Facebook hit by software bug which marked coronavirus posts as spam

Support us and go ad-free

Facebook has confirmed a bug in its spam filter removed posts incorrectly from the social network, including legitimate news articles about coronavirus.

Multiple users reported receiving alerts from Facebook saying their posts – often news stories from trusted sources about the spread of Covid-19 – had been marked as spam by the site and taken down.

Facebook’s Guy Rosen then confirmed on Twitter that the problem was “a bug in an anti-spam system”.

He denied suggestions the fault had been caused by Facebook relying more on artificial intelligence and automation for content moderation after it sent staff home as part of social distancing efforts to stop the spread of the virus.

Shortly afterwards, Rosen – the social network’s vice president of integrity – said the problem had been resolved.

“We’ve restored all the posts that were incorrectly removed, which included posts on all topics – not just those related to Covid-19,” he said.

“This was an issue with an automated system that removes links to abusive websites, but incorrectly removed a lot of other posts too.”

The incident comes after Facebook joined with other tech giants, including Google, Microsoft and forums such as Reddit to commit to working together to fight the virus.

The firms said they would help people stay connected during social distancing as well as work together to fight disinformation, fraud and conspiracy theories linked to the outbreak.

Social media, the government and the NHS have all warned about the spread of disinformation online, with platforms banning adverts and posts which promise cures to the virus, spread panic or make false claims about cases.

The NHS has previously highlighted a fake Twitter account which had posed as a hospital and posted misleading messages about cases of coronavirus before it was removed by Twitter.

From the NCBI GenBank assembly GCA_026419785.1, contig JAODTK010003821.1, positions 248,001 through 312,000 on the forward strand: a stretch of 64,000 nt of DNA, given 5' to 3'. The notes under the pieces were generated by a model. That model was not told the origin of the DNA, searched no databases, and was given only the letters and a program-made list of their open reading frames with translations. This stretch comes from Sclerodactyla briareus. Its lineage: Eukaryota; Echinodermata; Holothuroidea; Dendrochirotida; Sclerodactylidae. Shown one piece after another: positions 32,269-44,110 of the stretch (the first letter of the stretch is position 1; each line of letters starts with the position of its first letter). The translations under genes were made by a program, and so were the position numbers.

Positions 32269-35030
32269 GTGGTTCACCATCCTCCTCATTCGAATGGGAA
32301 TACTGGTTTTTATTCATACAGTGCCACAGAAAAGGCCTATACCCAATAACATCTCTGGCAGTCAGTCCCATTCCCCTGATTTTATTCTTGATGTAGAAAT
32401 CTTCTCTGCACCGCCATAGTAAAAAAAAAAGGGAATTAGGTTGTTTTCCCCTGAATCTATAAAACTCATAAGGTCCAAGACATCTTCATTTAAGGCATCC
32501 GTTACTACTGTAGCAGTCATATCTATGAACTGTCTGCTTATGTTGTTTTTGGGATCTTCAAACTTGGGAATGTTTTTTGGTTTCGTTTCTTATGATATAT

Facebook, Google and Twitter all now show official NHS and government guidance on Covid-19 at the top of search results about the outbreak to help what the government called “good advice” to reach people.

Neighbourhood connection app Nextdoor has also updated its flagging tool so that any posts which are flagged as misleading and are linked to Covid-19 are reviewed immediately by its content moderation team.

In response to the ongoing threat of misleading content appearing online, the government has launched a specialist unit which is working with social media companies to monitor and remove coronavirus disinformation.

Support us and go ad-free

Do your bit for independent journalism

Did you know that less than 1.5% of our readers contribute financially to The Canary? Imagine what we could do if just a few more people joined our movement to achieve a shared vision of a free and fair society where we nurture people and planet.

We need you to help out, if you can.

When you give a monthly amount to fund our work, you are supporting truly independent journalism. We hold power to account and have weathered many attempts to shut us down and silence the counterpoint to the mainstream.

You can count on us for rigorous journalism and fearless opposition to an increasingly fascist government and right wing mainstream media.

In return you get:

  • Advert free reading experience
  • Behind the scenes monthly e-newsletter
  • 20% discount from our shop

 

The Canary Fund us